What is a pituitary tumor?
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Pituitary tumors are abnormal growths found in or near the pituitary gland, which is located at the base of the brain. These tumors are among the most common brain tumors and are almost always benign. Their growth can compress nearby cranial nerves, causing blind spots, blurred vision, double vision, or disturbances in the hormone function of the pituitary gland.
Pituitary tumors include:
- Non-functioning adenomas: Benign tumors that arise from the pituitary gland
- Functioning adenomas: Benign tumors that arise from the pituitary gland and secrete excess hormones
- Prolactinomas: adenomas that secrete prolactin and are the most common hormone-producing pituitary tumors. In women, these tumors cause decreased libido, infertility, altered menses, and milk discharge from their breasts. In men, these tumors induce impotence and decreased libido.
- Cushing’s disease: adenomas that secrete adrenocorticotropin (ACTH) or ACTH-secreting adenomas, causing a high level of cortisol, a stress hormone. Patients with Cushing’s disease experience symptoms such as weight gain (especially upper body obesity, a round face, and increased fat behind the neck); easy bruising; purple or pink stretch marks over the abdomen, thighs, buttocks, arms and breasts; and weak bones that are prone to fracture. Women develop excessive hair growth on face, neck, chest, abdomen and thighs, and have irregular menses. Men develop decreased fertility and/or libido. Other signs and symptoms include severe fatigue, weak muscles, high blood pressure, high blood glucose, increased thirst and urination, irritability, anxiety and depression.
- Acromegaly: adenomas that secrete growth hormone (GH) and cause patients to develop coarsening of their facial features, enlargement of the hands and feet, and other symptoms.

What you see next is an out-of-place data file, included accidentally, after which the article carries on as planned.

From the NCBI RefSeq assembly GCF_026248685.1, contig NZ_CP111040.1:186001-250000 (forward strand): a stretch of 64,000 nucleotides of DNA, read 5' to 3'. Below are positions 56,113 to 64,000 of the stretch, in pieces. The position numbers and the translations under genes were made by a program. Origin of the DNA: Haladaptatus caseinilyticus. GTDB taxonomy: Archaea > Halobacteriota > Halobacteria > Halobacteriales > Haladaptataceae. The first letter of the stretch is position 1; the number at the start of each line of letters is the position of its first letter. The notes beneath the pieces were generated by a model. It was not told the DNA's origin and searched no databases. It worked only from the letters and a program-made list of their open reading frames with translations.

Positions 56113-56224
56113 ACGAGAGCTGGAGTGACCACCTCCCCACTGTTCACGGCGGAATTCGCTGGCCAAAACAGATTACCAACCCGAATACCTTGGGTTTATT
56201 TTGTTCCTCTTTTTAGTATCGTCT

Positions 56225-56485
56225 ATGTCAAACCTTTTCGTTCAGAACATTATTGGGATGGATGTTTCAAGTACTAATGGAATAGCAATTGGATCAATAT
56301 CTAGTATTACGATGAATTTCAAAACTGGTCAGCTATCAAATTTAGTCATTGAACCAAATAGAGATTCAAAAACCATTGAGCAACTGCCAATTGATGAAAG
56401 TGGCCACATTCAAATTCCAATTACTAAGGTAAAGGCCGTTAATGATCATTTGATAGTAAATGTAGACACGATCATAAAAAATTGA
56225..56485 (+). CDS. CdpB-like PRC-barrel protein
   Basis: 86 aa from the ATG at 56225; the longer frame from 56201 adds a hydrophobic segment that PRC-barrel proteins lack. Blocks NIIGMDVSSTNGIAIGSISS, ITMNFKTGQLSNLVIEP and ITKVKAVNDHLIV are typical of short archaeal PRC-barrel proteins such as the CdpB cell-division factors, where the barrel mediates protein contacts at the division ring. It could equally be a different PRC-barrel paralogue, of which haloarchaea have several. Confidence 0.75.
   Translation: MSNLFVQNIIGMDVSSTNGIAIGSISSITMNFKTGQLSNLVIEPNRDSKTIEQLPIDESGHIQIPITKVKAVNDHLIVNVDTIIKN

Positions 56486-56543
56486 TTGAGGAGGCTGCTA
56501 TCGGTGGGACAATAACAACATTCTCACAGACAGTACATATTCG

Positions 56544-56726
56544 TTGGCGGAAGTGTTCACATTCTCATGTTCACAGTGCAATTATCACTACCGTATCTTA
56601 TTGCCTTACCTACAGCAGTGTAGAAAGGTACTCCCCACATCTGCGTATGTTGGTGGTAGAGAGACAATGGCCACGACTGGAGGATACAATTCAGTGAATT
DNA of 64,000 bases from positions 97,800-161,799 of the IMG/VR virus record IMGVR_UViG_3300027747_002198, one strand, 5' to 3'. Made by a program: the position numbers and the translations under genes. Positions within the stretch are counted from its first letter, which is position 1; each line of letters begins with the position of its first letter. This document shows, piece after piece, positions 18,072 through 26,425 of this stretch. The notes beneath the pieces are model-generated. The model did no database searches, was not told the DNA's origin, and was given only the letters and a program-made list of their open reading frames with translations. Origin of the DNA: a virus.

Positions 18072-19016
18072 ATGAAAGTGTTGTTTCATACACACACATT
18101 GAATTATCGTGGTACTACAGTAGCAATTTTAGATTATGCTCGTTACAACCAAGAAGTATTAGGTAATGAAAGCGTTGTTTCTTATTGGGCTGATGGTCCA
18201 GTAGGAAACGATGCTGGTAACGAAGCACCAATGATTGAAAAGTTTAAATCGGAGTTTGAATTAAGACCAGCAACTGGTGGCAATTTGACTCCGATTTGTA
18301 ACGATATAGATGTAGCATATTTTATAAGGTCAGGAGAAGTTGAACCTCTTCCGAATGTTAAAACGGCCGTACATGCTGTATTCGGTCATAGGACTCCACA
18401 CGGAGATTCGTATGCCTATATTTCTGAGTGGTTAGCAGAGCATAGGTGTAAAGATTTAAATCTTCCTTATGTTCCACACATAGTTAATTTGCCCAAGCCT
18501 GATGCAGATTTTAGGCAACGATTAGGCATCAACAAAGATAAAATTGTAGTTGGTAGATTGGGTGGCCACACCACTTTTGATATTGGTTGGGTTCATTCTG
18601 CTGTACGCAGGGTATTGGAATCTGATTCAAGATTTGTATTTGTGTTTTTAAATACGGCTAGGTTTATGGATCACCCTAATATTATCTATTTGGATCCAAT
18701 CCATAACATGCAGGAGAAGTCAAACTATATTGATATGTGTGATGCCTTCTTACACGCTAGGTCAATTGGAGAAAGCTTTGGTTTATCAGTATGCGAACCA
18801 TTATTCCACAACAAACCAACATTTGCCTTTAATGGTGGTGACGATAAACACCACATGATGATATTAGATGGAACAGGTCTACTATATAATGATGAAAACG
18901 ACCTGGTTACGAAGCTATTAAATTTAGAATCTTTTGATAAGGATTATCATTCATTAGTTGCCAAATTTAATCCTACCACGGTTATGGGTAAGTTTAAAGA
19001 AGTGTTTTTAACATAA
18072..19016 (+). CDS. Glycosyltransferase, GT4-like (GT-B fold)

- Thyroid stimulating hormone-secreting adenomas (TSH-secreting adenomas) are relatively rare and cause patients to develop rapid heart rate, tremors, unexplained weight loss, increased appetite, anxiety, frequent bowel movements, and a lump in the front of the neck (due to an enlarged thyroid gland).
- Craniopharyngiomas: benign tumors that can affect vision and pituitary function
- Meningiomas: benign tumors that arise from the covering of the brain or dura mater
Although they are not technically tumors, other benign growths can arise in the pituitary, including:
- Rathke’s cleft cyst: a benign cyst that can fill up with protein-rich fluid and can grow
- Other cysts, including arachnoid cysts and colloid cysts
The pituitary gland is a master gland that secretes many hormones that travel throughout the body, such as
- Growth hormone (GH), also called somatotropin, which is responsible for the growth spurt in adolescence as well as bone and soft tissue growth in adults
- Prolactin, which helps to stimulate lactation
- Adrenocorticotropin (ACTH), which stimulates the production of the stress hormone cortisol
- Follicle-stimulating hormone (FSH) and lutenizing hormone, which are both reproduction-related hormones
- Thyroid-stimulating hormone (TSH), or thyrotropin, which stimulates the thyroid gland and globally affects body metabolism
- Antidiuretic hormone (ADH, also vasopressin), which regulates the amount of water in your body
- Oxytocin, which is involved in childbirth and lactation and helps with male reproduction.
Why rely on Washington University for treatment of your pituitary tumor?
Our dedicated Washington University Pituitary Center provides a multidisciplinary experience with comprehensive evaluation and treatment for a variety of pituitary disorders and conditions. Washington University neurosurgeons are recognized as regional and national leaders for the treatment of pituitary tumors.
Neurosurgeons and other specialists in the Washington University Pituitary Center provide a full range of treatments, including minimally invasive endoscopic tumor removal, open surgical techniques when needed, medical therapies, and radiation-based therapies, including Gamma knife radiosurgery, proton beam therapy, and fractionated radiation therapy.
The Center also runs several cutting-edge clinical trials to discover new treatments and advance the field. The collaborative surgical team, consisting of neurosurgery and otolaryngology, uses an advanced intraoperative MRI system that provides precise imaging of the tumor and maximizes the extent of safe tumor removal.